Polish folk song "Mother Dear", 1980, toward the end of her singing career. We know she had a few careers after singing! I believe she liked to end her concerts with this song. I think this arrangement is by her long-time voice teacher and mentor, Estelle Liebling. Please correct me if I'm wrong.

Thursday, August 26, 2010

ZOMG! I'm getting noticed!

OK, I'm no Joe.My.God, but then, who is?

Keri Alkema's web site quotes my review of Norma at Caramoor.

Chelsea Opera links to my review of their Amahl and the Night Visitors--the only review linked to that production.

Who knew Henry VIII had his own Facebook page? He very much liked my review of Anna Bolena.

The blog Se Voui Pace seems quite fond of all the clips I like to post. I should do some more of that to keep her happy.

Saturday, August 21, 2010

I can't make up a headline more catchy than the opera's title

Today I saw a performance of The Pig, the Farmer, and the Artist, part of the New York Fringe Festival, which I suppose is now called FringeNYC. Music and libretto are by David Chesky. I haven't written about opera by living composers before in this space. In fact, it's not that common for me to write about opera performed by living singers. I was intrigued by this opera, however, because of the catchy title, and because it afforded me another opportunity to hear one of the singers, whom I'd heard sing quite beautifully before in an opera that much better suited my late 18th-century ears.

The story of the opera is as old as time itself. Reformed hooker heifer (heart of gold is an interpretive matter) and her transvestite bull husband escape the abattoir and an amorous farmer by running off to the big city--in this case NYC's East Village--with a hapless artist, and in a cynical maneuver become much more successful in the art world than their artist friend. There is also a pig with what can only be described as a flesh-colored garden hose long enough to jump rope with--literally--growing from his codpiece.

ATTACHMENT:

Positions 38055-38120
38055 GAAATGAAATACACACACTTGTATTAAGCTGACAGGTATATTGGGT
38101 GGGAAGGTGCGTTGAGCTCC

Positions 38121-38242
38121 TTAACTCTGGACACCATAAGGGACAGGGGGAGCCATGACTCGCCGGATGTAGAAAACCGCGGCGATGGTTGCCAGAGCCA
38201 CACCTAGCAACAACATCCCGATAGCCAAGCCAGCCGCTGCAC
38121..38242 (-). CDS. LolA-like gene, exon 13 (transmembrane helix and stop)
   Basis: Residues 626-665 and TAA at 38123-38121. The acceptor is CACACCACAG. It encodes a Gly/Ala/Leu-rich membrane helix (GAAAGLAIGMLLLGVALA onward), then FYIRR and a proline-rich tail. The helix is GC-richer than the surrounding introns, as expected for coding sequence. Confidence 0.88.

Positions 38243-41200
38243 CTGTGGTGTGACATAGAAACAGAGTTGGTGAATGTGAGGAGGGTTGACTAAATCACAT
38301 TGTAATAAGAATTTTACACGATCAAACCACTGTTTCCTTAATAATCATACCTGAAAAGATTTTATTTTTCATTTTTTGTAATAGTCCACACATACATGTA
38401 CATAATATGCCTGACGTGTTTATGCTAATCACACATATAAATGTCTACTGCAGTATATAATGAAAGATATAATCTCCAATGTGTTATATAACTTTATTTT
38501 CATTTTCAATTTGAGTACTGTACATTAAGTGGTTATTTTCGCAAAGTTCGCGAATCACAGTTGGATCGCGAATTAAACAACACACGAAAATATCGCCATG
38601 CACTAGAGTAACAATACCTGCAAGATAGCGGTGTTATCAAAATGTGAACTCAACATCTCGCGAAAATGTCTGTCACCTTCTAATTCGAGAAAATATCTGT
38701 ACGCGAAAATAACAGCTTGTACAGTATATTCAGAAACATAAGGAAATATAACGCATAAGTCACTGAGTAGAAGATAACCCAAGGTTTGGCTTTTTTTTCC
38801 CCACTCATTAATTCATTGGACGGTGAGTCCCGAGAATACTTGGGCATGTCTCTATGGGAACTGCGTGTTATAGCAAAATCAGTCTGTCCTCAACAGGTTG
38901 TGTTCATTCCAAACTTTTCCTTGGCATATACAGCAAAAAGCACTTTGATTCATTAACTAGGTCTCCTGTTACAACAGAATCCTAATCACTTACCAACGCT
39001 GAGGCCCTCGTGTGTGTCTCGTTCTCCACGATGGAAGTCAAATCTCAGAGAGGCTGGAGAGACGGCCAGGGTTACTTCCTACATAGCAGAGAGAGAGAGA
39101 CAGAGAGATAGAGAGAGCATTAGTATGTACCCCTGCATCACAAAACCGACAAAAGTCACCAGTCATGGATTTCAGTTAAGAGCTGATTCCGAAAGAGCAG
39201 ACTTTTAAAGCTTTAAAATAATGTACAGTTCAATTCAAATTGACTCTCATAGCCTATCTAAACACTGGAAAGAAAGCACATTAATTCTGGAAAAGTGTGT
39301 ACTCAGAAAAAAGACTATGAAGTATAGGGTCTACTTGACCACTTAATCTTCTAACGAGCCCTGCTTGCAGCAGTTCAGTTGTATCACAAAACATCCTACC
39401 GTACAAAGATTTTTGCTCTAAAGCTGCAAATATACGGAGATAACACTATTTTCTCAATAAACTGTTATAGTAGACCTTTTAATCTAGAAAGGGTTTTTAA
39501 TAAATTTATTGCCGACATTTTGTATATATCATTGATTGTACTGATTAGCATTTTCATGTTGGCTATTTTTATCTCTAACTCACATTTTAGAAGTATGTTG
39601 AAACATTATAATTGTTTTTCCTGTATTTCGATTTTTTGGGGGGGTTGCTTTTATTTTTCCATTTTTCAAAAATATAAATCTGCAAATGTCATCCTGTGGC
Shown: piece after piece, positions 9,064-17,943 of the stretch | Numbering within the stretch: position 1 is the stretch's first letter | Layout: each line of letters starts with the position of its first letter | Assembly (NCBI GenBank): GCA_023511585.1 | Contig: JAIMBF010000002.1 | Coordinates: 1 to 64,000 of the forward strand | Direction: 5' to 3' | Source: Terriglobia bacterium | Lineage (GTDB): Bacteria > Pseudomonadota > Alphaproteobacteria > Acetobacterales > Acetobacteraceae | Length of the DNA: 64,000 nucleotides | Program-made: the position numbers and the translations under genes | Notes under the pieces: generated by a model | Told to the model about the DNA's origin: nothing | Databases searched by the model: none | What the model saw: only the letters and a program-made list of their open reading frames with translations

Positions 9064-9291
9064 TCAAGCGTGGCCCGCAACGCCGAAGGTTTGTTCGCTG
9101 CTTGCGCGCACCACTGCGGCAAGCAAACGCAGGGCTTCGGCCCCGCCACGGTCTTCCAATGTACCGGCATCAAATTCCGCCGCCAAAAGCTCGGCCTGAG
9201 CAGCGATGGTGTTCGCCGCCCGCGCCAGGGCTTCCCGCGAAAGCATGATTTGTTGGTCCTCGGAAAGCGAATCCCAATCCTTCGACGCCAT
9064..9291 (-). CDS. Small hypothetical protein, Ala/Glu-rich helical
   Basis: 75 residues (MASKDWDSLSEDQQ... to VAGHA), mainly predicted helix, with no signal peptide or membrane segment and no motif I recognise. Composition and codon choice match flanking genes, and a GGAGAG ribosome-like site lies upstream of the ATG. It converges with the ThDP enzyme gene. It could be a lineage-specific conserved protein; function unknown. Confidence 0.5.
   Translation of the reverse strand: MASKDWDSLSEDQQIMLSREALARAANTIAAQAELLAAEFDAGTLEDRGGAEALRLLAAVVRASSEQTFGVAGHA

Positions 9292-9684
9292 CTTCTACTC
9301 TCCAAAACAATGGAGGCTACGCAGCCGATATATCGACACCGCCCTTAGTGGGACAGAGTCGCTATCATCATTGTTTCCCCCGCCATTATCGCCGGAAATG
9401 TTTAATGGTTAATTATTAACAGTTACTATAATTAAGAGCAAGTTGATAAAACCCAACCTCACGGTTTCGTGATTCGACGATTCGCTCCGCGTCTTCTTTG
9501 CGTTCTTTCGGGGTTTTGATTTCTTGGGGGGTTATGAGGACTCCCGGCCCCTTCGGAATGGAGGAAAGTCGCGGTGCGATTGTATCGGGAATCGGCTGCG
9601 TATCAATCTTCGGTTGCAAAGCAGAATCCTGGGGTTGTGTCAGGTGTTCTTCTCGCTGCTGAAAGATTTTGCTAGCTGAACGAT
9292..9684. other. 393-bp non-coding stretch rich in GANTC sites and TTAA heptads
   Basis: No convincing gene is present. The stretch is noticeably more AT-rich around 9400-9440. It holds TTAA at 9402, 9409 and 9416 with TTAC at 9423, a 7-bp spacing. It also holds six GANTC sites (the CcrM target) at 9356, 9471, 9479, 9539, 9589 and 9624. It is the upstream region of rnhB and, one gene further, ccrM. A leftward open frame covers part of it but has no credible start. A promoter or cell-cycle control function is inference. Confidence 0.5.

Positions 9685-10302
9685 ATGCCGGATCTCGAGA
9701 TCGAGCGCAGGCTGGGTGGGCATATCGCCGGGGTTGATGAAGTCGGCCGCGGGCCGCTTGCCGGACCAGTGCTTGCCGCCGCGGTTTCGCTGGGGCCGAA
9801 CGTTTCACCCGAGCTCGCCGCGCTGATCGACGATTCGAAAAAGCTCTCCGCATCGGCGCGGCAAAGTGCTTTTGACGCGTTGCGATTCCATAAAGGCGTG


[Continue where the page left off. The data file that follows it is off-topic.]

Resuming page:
I can hear your sighs: "How many times must I hear that same story retold?!" Your intrepid reporter found himself sighing during the course of the opera himself, but this was accompanied by furtive glances at his watch to see how much longer it would last. I don't mean to say I didn't enjoy the show. I actually did very much. I think I'd have enjoyed it more were it a bit shorter. The opera was very clever in ways both new and derivative (*sighing* "Oh yes, they did that in Urinetown, didn't they?"), but I don't think the story or the writing supported the length of the opera.

All of the cast members worked hard and were fully committed to their characters and story. The biggest standout is the has-been heifer ho. (I can't resist little bons mots like that. Sort of like it seemed the composer/librettist, Mr Chesky, threw in a few too many clever bits.) Mezzo Wendy Buzby showed a beautiful voice and fine musicianship, as well as a platinum bee-hive wig. She was an udder delight. (I'm so sorry!) The farmer, bass-baritone Cory Clines, sang and acted very well the part of the perverted farmer. I hesitate to describe just how perverted for fear of action by PETA. The Greek chorus of Ami Vice, Megan Marino, and Steven Uliana certainly were fit! They adapted to their multiple characters (various farm animals and Manhattan archetypes) with ease and alacrity. Mr. Uliana, in particular, impersonates a chicken very well. Soprano Melanie Long also quite successfully sang and acted her multiple characters.

With many of the roles in this opera, one had the feeling the vocal writing wasn't executed in a way that featured the voices at their best. Having heard Mr. Clines before, I must say that this role didn't give him the opportunity to shine as he can, and I know the same must be true for Ms. Buzby and many of the other singers. In fact, I can make the broad generalization that in nearly every case, the writing for men's voices didn't suit the highly capable men who were singing the roles. James Kryshak as the Harvey the bull and Christopher Preston Thompson as the artist were two pretty darn good talents, delights in their roles, not allowed to shine as singers.

Would I recommend this opera? Certainly. Would I sit through it again? Not on your nelly!

Friday, August 20, 2010

Moar penguins plz!

The divine Joyce di Donato blogs about the divine Idomeneo, and yes, there are penguins involved!